Magick Card of the Month: Rainbow Pose


Rainbow Pose is what we know as side plank. Its element is air because it’s creative and also takes a lot of focus to balance and hold.

Anatomy of the Pose: Come to plank pose, where the body is parallel to the floor. Push back through the heels. Begin rotating the back of the body towards the right as you come to balance on the side of the right foot; left arm comes up as the right palm stays firmly planted on your mat. You can bend the left knee and place the foot out in front of you for balance as you lift the left hip towards the ceiling. Or, if you want the full pose, place the inside edge of the left foot on top of the right foot. Gaze can be forward, or up towards the left hand if you want to challenge your balance further. Come back to plank and switch sides.

Chakras Affected: Rainbow pose is wonderful for your solar plexus, or Manipura. It strengthens the core as well as the arms, and is a great way to improve balance and stamina. Though rainbow’s element is air, manipura is often associated with fire because it transforms and cleanses.

Benefits for Children: This pose is a lot of fun for kids because balancing is so challenging. It takes a lot of focus and kind of feels like flying once you get it down. Side plank in general is going to help your child with balance and core – which are two great areas to get a head start in.

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Defining the Five Niyamas and Putting Them Into Practice


The Sanskrit term, niyama is what we would recognize as positive duties and observances, often practiced alongside the yamas, which we discussed last month in Defining the Five Yamas and Putting Them Into Practice. Again, we will focus on Patanjali’s teachings, which are: Saucha, Santosha, Tapas, Svhadhyaya, and Isvara Pranidhana.

Whereas the yamas encourage us to strive for peace with the world, the niyamas are ways we can find peace with the self; observe thyself and seek restraint with the world. These are by no means simple to live by, but when we do observe yama/niyama our life will be full, our body healthy, and our spirit will be enlightened.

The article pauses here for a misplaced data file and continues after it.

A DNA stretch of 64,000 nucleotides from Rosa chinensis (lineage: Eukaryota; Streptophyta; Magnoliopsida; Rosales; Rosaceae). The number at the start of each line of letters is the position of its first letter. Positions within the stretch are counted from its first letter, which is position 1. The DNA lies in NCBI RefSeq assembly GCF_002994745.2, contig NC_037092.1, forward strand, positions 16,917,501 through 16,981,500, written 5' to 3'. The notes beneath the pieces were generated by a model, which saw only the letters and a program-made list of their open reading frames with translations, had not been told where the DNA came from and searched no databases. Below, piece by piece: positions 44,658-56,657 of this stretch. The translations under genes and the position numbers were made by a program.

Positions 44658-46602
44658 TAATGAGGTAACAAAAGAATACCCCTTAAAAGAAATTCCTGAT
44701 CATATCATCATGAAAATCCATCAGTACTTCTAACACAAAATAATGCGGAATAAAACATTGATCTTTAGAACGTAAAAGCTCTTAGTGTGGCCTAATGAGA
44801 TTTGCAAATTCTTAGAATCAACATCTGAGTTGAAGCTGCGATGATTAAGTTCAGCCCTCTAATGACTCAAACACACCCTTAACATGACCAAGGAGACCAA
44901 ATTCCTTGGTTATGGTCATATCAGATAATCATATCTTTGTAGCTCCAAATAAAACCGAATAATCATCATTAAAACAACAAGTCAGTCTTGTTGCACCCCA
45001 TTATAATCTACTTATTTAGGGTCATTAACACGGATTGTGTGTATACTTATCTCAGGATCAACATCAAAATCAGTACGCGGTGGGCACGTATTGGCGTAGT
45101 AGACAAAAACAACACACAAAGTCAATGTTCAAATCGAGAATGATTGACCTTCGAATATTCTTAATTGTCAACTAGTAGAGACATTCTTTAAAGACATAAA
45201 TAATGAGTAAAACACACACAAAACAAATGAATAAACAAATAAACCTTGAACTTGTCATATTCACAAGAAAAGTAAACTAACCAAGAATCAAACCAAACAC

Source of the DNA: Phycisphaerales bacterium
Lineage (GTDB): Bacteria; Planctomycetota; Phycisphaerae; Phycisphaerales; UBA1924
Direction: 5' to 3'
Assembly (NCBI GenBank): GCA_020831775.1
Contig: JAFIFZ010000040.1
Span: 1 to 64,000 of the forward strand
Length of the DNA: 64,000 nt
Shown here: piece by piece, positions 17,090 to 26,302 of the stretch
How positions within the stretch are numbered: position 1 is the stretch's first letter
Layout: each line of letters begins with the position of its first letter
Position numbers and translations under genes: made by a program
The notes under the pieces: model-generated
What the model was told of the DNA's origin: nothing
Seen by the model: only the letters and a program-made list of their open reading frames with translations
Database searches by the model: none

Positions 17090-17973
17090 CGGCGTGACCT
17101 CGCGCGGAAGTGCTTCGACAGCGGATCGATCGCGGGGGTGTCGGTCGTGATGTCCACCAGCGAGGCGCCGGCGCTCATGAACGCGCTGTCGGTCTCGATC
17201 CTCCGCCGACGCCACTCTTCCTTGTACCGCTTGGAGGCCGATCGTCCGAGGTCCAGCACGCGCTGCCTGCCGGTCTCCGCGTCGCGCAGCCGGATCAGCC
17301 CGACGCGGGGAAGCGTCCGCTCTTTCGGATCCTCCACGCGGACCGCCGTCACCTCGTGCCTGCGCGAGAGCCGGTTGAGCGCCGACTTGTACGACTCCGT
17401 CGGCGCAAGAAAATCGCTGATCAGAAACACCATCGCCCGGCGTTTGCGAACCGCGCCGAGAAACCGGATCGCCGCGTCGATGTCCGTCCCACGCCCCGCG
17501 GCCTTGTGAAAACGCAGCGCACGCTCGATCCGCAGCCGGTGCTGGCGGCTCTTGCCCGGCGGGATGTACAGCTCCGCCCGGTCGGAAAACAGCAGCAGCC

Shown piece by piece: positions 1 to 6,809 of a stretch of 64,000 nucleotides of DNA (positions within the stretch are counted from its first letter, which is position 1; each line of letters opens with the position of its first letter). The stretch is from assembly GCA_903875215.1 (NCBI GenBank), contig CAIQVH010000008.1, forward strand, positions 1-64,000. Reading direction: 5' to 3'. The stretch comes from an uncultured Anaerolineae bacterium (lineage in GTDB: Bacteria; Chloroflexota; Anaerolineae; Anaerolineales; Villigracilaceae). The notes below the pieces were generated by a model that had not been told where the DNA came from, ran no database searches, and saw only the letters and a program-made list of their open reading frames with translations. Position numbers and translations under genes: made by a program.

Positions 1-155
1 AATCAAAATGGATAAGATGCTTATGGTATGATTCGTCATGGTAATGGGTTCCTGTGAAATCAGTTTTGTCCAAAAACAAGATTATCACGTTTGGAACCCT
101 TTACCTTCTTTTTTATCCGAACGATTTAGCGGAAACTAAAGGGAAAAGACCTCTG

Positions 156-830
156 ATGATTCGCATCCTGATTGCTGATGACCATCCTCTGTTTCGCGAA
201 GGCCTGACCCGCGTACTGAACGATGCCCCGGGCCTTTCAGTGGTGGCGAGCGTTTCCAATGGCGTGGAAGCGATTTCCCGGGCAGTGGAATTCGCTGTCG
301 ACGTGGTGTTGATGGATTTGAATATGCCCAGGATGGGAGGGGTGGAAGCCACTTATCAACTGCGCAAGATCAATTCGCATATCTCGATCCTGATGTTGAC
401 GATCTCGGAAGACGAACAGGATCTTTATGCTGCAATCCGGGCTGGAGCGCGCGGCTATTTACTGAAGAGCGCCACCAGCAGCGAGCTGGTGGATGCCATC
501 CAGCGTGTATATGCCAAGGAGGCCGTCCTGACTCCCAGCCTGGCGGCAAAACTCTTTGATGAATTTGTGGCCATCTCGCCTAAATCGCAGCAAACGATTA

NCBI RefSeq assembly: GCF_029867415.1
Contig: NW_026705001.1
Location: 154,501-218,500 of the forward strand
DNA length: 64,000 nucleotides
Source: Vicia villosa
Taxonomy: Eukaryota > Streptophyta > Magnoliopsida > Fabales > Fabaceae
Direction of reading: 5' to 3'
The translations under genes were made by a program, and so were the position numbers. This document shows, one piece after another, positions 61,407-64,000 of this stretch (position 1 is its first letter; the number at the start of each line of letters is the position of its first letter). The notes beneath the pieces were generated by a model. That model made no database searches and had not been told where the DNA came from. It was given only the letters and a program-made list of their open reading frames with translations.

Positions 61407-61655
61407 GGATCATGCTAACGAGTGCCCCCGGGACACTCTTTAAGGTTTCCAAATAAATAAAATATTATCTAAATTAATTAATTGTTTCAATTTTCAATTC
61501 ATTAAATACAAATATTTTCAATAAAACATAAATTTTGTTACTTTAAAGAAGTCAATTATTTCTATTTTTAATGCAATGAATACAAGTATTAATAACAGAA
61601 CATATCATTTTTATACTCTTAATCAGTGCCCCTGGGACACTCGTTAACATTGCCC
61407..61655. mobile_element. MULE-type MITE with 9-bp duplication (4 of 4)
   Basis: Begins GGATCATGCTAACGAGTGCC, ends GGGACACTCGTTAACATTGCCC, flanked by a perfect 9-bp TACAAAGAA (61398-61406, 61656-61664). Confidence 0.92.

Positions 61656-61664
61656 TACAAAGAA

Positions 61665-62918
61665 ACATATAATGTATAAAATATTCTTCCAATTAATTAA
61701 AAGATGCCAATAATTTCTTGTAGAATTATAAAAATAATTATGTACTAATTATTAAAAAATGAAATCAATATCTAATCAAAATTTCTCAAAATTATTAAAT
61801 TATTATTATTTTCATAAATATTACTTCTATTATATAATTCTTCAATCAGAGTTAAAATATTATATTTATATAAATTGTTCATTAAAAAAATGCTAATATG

Saucha (purity)

Another word commonly used to describe saucha is cleanliness. Practicing saucha means you are striving to be clean inside and out – what goes into our body is clean and what comes out is clean. What goes in could be good, clean food and what comes out could be clean language and pure intentions.

Santosha (contentment)

These days the word content is often seen as settling, or not being totally satisfied. We see it as simply accepting the situation, and while a big part of santosha is acceptance (of what you have, and of others), to be content is actually to be satisfied. When we view contentment as a bad thing, we’re insinuating that we need abundance, and in some cases over-abundance, to feel pleased. This niyama asks us to be more down to earth, be happy with what we have, and take only what we need.

Tapas (austerity)

The literal translation of the sanskrit, tapas, is “to heat”. When we practice tapas we are practicing discipline and austerity on an extreme level to liberate and renew. Some cultures practice tapas as if it were penance, believing they must suffer (often by mortification) to be cleansed of bad karma. This may bring a more literal understanding to “heat” as burning cleanses all and forces transformation.  An example of this that we encounter more often in our culture would be fasting or cleansing.